On May 16th, 2016, the Texas GOP signaled a profound change of stance with regard to marijuana laws in Texas. Thanks to the dedicated work of many activists within the Republican Party, the State GOP adopted two resolutions with profound implications for the future of marijuana law in the Lone Star State.
The first resolution is the most straightforward, and the least controversial step in marijuana law reform. The plank was adopted with 71% of those in favor. The resolution reads as such:
Plank 206: “Hemp Cultivation – We support legislation allowing for industrial hemp cultivation in Texas.”
This should not come as a surprise to anyone watching marijuana reform in Texas. In 2015, House Bill 557 introduced by State Rep. Joe Farias (D, San Antonio) unanimously passed the House Agriculture and Livestock Committee. This was particularly noteworthy because of the committee’s large number of more conservative Republicans. Farias’s bill would have allowed for the cultivation of hemp for research purposes in Texas.
Unfortunately, with less than two months left in the session, Rep. Farias’s bill was passed out of committee in early April, and the calendar committee did not move on the bill. Thus, the bill died at the end of the 2015 session.
Although the bill died, the seeds of hemp reform were planted, and those seeds have grown firmly into the State GOP platform.
The second resolution adopted by the Texas GOP is the more noteworthy of the two and indicates a shift in the party’s view on medical marijuana. The plank was adopted with 78% of those in favor. The resolution reads as such:
Plank 165: “Compassionate Use Act – We call upon the Texas Legislature to improve the 2015 Compassionate Use Act to allow doctors to determine the appropriate use of cannabis to prescribed patients.”
This was a surprising move by the GOP. In 2015, the Texas Legislature passed the “Compassionate Use Act”. This Act allows for the instate cultivation, sale, and distribution of medical marijuana in Texas. The program is regulated by the Department of Public Safety (DPS) and will begin issuing licenses in September 2017. Currently, the program has not begun, and the only qualifying condition for medical marijuana is intractable epilepsy. The bill also sets an artificial limit on the ratio of THC and CBD that can be prescribed by doctors at 1:20. Finally, and fatally, the bill explicitly contains the language that a doctor must prescribe marijuana.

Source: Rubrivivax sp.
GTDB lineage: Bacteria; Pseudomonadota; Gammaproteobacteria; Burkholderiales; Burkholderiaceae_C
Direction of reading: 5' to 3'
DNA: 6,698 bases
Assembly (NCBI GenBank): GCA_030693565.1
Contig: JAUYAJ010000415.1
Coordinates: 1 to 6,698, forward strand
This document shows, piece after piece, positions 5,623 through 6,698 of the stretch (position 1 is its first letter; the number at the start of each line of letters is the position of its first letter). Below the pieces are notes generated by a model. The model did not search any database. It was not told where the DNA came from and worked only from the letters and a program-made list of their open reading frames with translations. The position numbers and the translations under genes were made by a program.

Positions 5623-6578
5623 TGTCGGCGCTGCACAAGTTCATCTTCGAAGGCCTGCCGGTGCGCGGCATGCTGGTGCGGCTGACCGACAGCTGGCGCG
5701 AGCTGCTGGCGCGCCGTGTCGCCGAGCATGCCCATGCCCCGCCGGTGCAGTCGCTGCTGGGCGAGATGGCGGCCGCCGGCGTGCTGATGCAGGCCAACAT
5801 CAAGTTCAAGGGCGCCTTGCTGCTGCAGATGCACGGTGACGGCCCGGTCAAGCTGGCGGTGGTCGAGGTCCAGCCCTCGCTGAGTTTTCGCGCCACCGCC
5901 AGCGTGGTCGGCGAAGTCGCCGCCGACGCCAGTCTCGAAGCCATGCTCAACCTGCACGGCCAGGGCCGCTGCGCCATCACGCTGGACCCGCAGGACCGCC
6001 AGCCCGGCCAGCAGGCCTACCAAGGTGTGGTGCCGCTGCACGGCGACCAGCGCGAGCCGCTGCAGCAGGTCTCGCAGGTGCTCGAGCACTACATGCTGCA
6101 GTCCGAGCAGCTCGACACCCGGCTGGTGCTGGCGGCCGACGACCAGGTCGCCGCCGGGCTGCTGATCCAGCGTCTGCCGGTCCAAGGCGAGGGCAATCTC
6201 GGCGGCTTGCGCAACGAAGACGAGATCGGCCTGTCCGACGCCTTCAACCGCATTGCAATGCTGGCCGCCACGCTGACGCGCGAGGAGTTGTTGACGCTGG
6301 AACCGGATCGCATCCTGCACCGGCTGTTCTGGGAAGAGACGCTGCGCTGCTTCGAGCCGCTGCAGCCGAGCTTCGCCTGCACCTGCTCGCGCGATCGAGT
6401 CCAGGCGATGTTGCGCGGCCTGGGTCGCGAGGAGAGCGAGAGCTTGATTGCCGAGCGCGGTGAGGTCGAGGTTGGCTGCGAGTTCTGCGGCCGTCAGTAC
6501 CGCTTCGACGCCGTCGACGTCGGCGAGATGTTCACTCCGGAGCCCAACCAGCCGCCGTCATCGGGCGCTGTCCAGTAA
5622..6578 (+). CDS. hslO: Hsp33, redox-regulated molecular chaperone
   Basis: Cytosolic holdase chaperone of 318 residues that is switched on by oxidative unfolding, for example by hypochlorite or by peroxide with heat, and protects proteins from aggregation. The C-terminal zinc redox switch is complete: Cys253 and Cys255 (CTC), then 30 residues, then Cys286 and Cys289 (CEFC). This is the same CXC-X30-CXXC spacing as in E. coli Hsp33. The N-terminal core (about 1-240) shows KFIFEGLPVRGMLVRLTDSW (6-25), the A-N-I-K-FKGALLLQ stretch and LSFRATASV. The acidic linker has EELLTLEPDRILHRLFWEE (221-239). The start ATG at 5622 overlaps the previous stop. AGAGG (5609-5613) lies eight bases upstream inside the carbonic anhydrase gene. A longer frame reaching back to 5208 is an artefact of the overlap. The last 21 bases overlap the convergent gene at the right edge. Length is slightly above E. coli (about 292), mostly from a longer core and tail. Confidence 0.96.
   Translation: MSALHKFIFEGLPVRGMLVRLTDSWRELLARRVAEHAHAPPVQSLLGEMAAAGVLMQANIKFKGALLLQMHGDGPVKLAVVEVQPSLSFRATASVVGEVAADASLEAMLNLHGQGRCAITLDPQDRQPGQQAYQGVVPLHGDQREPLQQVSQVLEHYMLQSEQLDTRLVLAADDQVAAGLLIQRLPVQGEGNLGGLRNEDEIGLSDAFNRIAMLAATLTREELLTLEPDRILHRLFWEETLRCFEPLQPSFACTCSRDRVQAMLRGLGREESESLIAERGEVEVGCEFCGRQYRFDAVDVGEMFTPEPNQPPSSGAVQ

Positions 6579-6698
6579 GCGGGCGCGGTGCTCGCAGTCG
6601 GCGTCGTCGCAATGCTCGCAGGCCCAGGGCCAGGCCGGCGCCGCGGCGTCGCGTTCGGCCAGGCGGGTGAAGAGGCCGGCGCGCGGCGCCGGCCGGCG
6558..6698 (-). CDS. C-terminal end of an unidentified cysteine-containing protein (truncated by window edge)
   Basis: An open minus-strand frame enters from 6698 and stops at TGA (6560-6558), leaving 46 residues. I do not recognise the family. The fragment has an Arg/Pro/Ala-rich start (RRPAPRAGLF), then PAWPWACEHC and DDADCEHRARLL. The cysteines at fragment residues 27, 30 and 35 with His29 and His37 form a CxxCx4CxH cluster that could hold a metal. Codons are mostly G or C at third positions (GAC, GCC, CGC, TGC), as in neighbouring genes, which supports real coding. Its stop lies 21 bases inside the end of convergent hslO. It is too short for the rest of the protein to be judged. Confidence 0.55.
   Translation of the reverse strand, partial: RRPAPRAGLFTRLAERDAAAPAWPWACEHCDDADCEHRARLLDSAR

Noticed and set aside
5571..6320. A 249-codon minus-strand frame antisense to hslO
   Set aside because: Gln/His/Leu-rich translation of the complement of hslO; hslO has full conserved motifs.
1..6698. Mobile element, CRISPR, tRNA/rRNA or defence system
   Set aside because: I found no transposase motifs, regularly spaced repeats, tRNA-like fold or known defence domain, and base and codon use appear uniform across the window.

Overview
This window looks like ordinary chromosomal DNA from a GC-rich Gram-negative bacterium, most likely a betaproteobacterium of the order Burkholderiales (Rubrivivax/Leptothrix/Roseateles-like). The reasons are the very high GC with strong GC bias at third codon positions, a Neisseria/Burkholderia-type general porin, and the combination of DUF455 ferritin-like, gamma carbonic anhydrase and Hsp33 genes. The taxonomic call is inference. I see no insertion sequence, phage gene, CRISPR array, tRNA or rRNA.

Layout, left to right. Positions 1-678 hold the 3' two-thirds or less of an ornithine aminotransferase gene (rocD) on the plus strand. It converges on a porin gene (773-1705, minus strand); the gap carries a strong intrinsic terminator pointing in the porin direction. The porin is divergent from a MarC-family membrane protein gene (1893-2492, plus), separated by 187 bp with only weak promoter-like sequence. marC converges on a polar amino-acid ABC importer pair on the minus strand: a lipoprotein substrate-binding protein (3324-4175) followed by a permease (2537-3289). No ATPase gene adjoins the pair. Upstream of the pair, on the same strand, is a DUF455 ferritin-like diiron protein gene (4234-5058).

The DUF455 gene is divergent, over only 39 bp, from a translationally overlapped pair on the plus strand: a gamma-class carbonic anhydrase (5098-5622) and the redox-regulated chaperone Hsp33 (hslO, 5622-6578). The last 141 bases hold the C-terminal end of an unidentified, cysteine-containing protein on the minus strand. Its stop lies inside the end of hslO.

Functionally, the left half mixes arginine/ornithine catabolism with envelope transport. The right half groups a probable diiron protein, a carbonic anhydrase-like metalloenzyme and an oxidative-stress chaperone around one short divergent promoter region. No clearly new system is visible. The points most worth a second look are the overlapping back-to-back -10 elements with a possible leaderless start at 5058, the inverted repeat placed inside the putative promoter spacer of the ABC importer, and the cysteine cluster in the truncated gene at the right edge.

The adoption of Plank 165 signals two things: One, it signals that the Texas GOP is willing to reform the current marijuana laws. Two, it signals that the Texas GOP recognizes that marijuana has medical value, and tacitly implies that the current federal law, which schedules marijuana as a Schedule 1 substance with no medical value, is wrong. Further, the plank indicates a willingness to expand the current medical program to more qualifying conditions.
Long road ahead
The reforms put forth by the state GOP are first steps for the party that has consistently refrained from reforming the criminal justice system in any meaningful way. These reforms indicate a recognition that Texas has a duty to reform its marijuana laws.
Thankfully, due to the hard work of political, legal, and medical activists, we can count Texas as one of those states that may actually seek reform, and albeit minor steps forward, still making progress.
Written by Hunter White
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